You need to create a comfortable and open work environment where your team will feel safe to speak up at work and to express their concerns around safety in the workplace.
Your team is your greatest resource for identifying hazards around the workplace because they may see dangerous situations through a different lens than yours.
Make sure you reward those who pinpoint hazards, creating engaged team members who are enthusiastic about watching each other’s backs.
It is integral to involve your team in their safety, training and educating them in the significant benefits of any measure and processes. While safety consequences may be dire, make safety training a normal part of the job, engaging your employees so that they play an important role in the welfare of the team.
Gives you insight
The potential hazards in any workplace can be many, especially when you’re exploring hypothetical situations that have never occurred before. When identifying hazards, you obviously need to look at all aspects of each job. But there are other, universal situations that every employer can assess such as:
- When visitors or the public are at the workplace.
- The different phases of a project that present new risks.
- Records and history of past accidents and/or close calls.
- “Innocent,” non-routine tasks such a cleaning, equipment maintenance and cleaning or even driving to different locations.
- The frequency and amount of time tasks take and how that can impact safety.
- The potential dangers of different locations where work is being done.
- Interactions with non-work-related people and factors such as cleaners, delivery people, etc.
- Remote, lone and teleworkers, and what unique hazards they might face.
- How different personalities may respond to a dangerous situation.
- Unusual conditions like extreme weather or power outages.
- The safety training and education your workers have received and how it can be possibly improved or updated.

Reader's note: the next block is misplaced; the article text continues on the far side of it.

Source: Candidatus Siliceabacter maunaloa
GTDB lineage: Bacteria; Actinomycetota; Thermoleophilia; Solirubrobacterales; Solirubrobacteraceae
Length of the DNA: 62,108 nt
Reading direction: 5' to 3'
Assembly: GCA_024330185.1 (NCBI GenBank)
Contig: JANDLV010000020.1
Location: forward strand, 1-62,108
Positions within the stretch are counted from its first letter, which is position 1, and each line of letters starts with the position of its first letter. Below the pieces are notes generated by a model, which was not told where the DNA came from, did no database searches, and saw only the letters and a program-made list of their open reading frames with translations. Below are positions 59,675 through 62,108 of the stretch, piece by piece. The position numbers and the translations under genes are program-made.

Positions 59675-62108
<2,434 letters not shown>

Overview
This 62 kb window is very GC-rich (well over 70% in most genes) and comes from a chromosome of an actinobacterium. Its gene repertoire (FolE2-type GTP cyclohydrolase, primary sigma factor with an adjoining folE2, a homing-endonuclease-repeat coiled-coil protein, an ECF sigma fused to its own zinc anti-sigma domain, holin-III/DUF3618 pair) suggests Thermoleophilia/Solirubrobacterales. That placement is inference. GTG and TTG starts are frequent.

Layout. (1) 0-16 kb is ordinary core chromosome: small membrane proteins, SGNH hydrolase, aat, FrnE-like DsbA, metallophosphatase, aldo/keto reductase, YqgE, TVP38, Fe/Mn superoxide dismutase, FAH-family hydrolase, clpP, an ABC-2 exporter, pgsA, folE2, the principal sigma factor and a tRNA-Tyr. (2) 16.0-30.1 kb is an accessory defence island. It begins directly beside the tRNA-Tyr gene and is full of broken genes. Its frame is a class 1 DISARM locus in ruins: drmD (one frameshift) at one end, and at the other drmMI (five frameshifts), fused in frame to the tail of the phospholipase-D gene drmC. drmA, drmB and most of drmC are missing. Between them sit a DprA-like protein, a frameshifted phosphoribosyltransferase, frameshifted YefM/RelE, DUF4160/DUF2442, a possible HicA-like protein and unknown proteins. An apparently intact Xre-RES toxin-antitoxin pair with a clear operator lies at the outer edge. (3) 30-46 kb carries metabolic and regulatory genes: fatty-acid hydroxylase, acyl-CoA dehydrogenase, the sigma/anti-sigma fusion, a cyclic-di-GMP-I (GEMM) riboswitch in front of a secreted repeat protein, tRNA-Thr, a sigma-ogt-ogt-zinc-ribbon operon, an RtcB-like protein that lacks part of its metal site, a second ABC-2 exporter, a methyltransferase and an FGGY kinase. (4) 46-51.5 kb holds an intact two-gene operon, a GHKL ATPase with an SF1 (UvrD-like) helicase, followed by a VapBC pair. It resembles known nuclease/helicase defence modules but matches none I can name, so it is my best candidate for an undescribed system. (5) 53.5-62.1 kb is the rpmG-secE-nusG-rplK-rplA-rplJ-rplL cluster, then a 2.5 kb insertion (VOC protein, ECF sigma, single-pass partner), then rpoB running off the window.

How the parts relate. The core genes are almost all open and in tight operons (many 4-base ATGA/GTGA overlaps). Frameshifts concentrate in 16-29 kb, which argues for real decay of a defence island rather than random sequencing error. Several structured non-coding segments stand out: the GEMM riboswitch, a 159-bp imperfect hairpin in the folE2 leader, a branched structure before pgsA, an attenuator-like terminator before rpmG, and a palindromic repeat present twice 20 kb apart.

Gives you many benefits
When performed correctly, a risk assessment can have many valuable benefits that impact all areas of your organization in the near and distant future such as:
- Helping you prioritize your safety measures and processes, according to which hazards are most dangerous.
- Providing you and your workers insight into what safety hazards they face when they go to work.
- Allowing you to be aware of and satisfy any legal requirement in your area.
- Showing you who, on your team, are at most risk of certain hazards.
- Empowering you to put the appropriate safety measures in place to mitigate these risks and hazards – it shows what you can do as an employer.
Gives you peace of mind
But one rarely noted major benefit of risk assessment and identification is the improved mental health of both the employer and the team.
Knowing that everything is being done to protect the workers brings priceless peace of mind to the entire organization, reducing debilitating stress and anxiety when the job is performed.
Workplace stress not only affects the happiness of your team, but it can also significantly impair work quality and productivity. Conducting regular risk assessments yield several invaluable long- and short-term benefits for you team and operations – they’re the best thing you can do to protect your crew.